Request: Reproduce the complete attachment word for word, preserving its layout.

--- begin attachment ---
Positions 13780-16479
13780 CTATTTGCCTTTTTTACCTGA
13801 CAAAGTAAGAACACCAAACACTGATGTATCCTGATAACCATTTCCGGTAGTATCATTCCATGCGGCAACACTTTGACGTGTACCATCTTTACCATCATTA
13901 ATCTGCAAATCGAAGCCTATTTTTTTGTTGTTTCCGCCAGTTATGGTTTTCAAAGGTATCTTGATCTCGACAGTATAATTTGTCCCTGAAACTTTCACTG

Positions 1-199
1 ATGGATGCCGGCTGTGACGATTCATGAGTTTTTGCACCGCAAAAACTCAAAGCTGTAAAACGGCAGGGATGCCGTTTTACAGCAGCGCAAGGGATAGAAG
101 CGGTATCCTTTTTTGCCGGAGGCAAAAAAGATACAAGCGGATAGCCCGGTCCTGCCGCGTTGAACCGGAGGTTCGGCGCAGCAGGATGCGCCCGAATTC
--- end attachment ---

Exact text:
Positions 13780-16479
13780 CTATTTGCCTTTTTTACCTGA
13801 CAAAGTAAGAACACCAAACACTGATGTATCCTGATAACCATTTCCGGTAGTATCATTCCATGCGGCAACACTTTGACGTGTACCATCTTTACCATCATTA
13901 ATCTGCAAATCGAAGCCTATTTTTTTGTTGTTTCCGCCAGTTATGGTTTTCAAAGGTATCTTGATCTCGACAGTATAATTTGTCCCTGAAACTTTCACTG

Positions 1-199
1 ATGGATGCCGGCTGTGACGATTCATGAGTTTTTGCACCGCAAAAACTCAAAGCTGTAAAACGGCAGGGATGCCGTTTTACAGCAGCGCAAGGGATAGAAG
101 CGGTATCCTTTTTTGCCGGAGGCAAAAAAGATACAAGCGGATAGCCCGGTCCTGCCGCGTTGAACCGGAGGTTCGGCGCAGCAGGATGCGCCCGAATTC